Cisco Support Community
cancel
Showing results for 
Search instead for 
Did you mean: 
Community Member

Is the book answer wrong on TCP Header Compression?

Hi, can you help me on this?

Question:

If the command below is issued on the s0/0 interface,

what is the correct behavior.

router(config-if)#ip tcp header-compression passive

a)The router will only compress outgoing TCP packets if incoming

TCP packets on the same interface are compressed.

b) The L2 header will be compressed and therefore cannot be used

for WAN switching networks such as Frame Relay.

c) The L2 header will be left intact and therefore can can be used

for WAN networks such as Frame Relay.

I thought that options a) and c) are correct.

However, the book states that a) and b) are the answer for this exercise.

According to the "BCRAN", Cisco Press book, I see that the L2 header

information is left intact when tcp header-compression is used.

What I am missing?

1 ACCEPTED SOLUTION

Accepted Solutions
Purple

Re: Is the book answer wrong on TCP Header Compression?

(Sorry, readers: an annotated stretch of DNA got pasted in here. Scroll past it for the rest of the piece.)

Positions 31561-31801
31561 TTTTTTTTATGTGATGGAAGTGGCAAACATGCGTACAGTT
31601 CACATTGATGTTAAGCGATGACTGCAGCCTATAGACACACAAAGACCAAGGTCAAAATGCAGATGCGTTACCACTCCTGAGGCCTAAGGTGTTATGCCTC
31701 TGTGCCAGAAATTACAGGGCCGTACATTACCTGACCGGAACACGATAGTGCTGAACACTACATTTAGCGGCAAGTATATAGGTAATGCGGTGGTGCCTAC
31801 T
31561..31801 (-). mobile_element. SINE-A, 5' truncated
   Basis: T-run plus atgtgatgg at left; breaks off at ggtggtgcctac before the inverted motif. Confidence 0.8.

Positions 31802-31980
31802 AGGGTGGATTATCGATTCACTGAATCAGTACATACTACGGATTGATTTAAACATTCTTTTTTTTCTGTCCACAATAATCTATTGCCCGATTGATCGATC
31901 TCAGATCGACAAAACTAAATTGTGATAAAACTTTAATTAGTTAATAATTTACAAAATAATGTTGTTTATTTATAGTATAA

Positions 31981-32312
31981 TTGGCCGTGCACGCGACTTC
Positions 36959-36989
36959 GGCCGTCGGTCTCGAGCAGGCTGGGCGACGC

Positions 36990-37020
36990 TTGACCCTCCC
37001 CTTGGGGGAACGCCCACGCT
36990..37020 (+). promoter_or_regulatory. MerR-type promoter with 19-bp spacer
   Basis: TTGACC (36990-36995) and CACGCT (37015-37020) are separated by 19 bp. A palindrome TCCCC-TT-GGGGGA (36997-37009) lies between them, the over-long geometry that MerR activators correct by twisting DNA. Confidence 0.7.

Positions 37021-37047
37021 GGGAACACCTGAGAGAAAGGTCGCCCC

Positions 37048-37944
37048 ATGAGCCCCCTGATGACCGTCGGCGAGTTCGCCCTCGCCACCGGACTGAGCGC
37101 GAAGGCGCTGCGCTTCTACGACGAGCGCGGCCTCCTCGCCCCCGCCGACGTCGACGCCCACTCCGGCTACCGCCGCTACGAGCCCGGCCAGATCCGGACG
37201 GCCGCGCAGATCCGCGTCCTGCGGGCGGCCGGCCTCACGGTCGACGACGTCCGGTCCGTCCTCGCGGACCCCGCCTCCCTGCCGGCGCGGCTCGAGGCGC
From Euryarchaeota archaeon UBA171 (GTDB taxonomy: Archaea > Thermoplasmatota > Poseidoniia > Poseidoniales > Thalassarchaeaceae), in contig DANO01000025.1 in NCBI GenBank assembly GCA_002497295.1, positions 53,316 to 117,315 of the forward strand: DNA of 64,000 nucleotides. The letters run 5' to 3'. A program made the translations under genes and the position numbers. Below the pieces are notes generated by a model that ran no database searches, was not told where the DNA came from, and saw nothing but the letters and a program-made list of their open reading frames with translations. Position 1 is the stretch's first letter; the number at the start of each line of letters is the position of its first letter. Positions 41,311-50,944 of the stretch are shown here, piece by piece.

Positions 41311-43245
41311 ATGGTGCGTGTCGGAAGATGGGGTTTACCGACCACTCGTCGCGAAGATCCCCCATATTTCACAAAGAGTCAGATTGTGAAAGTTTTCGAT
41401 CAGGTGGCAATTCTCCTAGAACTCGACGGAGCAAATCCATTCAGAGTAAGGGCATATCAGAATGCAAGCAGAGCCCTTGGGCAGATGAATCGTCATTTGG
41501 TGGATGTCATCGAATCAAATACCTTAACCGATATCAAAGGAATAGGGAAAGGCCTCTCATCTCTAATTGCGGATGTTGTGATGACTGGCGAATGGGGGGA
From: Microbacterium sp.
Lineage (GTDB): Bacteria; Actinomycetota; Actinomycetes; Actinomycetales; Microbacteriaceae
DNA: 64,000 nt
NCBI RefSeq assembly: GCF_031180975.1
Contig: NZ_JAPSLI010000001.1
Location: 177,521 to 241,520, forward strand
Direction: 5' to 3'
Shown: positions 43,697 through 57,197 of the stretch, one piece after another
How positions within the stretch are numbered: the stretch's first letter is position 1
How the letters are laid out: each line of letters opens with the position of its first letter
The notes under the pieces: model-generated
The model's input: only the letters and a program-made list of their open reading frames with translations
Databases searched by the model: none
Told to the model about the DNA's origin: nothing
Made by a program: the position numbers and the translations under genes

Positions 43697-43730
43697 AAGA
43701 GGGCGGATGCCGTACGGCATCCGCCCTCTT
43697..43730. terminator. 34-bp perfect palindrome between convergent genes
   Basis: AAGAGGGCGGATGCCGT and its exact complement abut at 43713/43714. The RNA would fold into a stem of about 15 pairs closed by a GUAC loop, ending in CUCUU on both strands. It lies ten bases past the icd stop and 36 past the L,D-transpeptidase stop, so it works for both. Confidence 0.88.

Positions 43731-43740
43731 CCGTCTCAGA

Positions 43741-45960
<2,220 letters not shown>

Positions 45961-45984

Hi,

Options (a) and (c) are indeed correct. TCP header compression does not have any impact on the L2 header at all. Obviously, there is an error in the book.

Paresh

PS. Pls do remember to rate posts

2 REPLIES
Purple

Re: Is the book answer wrong on TCP Header Compression?

Hi,

Options (a) and (c) are indeed correct. TCP header compression does not have any impact on the L2 header at all. Obviously, there is an error in the book.

Paresh

PS. Pls do remember to rate posts

Silver

Re: Is the book answer wrong on TCP Header Compression?

Hi ,

TCP/IP header compression, as described by RFC 1144, is designed to improve the efficiency of bandwidth utilization over low-speed serial links. A typical TCP/IP packet includes a 40-byte datagram header. Once a connection is established, the header information is redundant and need not be repeated in every packet that is sent. Reconstructing a smaller header that identifies the connection and indicates the fields that have changed and the amount of change reduces the number of bytes transmitted. The average compressed header is 10 bytes long.

For this algorithm to function, packets must arrive in order. If packets arrive out of order, the reconstruction will appear to create regular TCP/IP packets but the packets will not match the original. Because priority queueing changes the order in which packets are transmitted, enabling priority queueing on the interface is not recommended.

check the below link.

http://www.cisco.com/univercd/cc/td/doc/product/software/ios122/122cgcr/fwan_c/wcffrely.htm#wp1002801

Hope it helps you.

Thanks,

satish

115
Views
5
Helpful
2
Replies
CreatePlease to create content